1. Hi Jen, I’m glad this post is inspiring you to join the conversation! That’s amazing that you’ve been able to downsize so much, good for you! I think if you’re struggling to let go of things that are unique and you are worried you’ll regret getting rid of, first remind yourself that if you never wear it, it’s just taking up space in your closet but not adding any value to your life. Then, a great way to help let these kinds of items go is to box them up and put them out of sight. Add a date in your phone for a certain amount of time, say 1 to 3 months. If by that time you haven’t wanted the item (or even thought about it!) you can get rid of it knowing it wasn’t something you missed anyways. I hope this helps! Thanks for reading 🙂

  25. This was good for me to read because I still have clothes from when I was skinnier…cute cropped jeans and tops that made me feel great, younger, and in better shape. Now they just make me sad. But I feel if I give them away (and I am pretty good at donating clothes) I am giving up on ever being smaller again. Sigh…

    1. I’m glad you found it helpful Carolyn. The thing about hanging onto clothes that don’t fit anymore is they just make you feel bad everytime you see them. We should feel happy when we look at our clothes, not bad. I’d say get rid of those clothes and keep the things that make you feel great right now. I think it’s so important that our clothes make us feel great whatever size or shape we are. If you don’t have things you feel great in right now, maybe plan to slowly and carefully start adding pieces you love and make you look and feel great. Let go of the clothes that make you feel sad and let go of the negative feelings associated with them. Make room for the things you love and make you feel great! I hope this helps. Thanks for reading and sharing your experience!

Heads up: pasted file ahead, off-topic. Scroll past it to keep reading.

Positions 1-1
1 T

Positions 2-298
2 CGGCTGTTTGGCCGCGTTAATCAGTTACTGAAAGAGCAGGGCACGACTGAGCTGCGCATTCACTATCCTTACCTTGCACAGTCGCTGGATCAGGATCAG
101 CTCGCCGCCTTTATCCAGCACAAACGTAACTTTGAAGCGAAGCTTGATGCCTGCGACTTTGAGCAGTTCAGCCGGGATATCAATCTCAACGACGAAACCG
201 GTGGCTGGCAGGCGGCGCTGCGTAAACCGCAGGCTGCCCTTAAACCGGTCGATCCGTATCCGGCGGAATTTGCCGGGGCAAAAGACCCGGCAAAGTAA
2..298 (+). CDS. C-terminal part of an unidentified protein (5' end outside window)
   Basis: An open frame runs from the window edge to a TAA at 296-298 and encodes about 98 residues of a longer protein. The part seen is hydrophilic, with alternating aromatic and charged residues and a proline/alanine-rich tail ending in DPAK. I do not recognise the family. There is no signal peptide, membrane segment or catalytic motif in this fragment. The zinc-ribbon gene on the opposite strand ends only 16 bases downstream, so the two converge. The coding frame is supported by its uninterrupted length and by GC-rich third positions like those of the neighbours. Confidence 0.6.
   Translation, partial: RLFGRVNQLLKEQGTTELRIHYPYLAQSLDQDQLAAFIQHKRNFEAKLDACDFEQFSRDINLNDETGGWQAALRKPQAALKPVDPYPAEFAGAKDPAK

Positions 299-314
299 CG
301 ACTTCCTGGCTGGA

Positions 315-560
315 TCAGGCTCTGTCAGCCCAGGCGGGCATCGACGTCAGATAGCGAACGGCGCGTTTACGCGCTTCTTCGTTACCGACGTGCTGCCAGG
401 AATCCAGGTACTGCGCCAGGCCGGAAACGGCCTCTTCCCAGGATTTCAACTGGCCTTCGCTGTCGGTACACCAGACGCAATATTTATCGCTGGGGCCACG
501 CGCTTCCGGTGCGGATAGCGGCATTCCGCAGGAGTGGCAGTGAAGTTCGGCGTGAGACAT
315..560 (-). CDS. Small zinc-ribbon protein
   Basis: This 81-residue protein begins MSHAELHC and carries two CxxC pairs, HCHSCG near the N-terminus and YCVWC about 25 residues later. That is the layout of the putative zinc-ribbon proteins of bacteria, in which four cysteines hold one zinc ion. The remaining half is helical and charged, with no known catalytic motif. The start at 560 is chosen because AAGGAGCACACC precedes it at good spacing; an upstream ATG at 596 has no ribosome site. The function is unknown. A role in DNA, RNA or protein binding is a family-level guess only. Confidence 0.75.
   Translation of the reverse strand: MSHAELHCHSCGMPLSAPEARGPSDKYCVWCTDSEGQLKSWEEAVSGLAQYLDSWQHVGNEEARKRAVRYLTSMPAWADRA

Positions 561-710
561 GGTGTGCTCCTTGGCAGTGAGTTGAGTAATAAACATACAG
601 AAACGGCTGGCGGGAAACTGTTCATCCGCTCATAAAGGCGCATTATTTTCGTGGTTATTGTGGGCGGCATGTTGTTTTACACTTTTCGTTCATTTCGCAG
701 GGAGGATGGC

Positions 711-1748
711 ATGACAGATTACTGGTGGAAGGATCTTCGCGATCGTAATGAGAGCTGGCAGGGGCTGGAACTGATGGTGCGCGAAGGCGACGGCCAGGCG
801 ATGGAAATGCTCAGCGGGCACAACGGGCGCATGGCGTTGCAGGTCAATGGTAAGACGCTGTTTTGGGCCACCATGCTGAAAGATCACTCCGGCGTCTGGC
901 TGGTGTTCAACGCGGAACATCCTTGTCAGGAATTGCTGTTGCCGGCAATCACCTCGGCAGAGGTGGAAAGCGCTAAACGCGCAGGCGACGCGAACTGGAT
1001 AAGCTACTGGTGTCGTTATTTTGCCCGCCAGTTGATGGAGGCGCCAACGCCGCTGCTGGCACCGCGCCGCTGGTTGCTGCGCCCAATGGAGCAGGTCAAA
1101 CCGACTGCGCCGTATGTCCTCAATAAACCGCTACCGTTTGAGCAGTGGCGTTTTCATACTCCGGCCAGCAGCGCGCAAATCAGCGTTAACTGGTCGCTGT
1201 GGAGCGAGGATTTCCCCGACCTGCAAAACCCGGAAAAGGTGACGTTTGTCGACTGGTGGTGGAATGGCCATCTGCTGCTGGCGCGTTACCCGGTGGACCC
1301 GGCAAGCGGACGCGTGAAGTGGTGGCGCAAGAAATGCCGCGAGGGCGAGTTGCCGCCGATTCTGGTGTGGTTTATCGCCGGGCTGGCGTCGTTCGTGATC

26. Great common sense advice!:-) I’ve become determined to embrace a more minimalist lifestyle and have been going to several consignment shops in an effort to make some money in order to ease the overwhelming guilt and fear I have of one day hitting bad times financially and not being able to afford the very type of clothes I am now purging my closet of. A lot of the items no longer fit as comfortably as they once did, and I am struggling with the idea of holding onto some of these clothes and just losing some weight if I ever hit those ‘bad times.’ 🙁

    1. Good for you Cynthia, it sounds like you’re making awesome progress! I found once I really thought through and understood why I was hanging on to clothes I didn’t wear or love, it helped to let them go. And just remember, we really don’t need a closet full of clothes to have plenty of outfit options and variety. A smaller wardrobe made up of things you love to wear and look and feel great in, will make life so much easier as compared to a closet full of clothes that no longer fit or you aren’t wearing anyways. Thanks for reading and sharing your experience. And good luck with your decluttering 🙂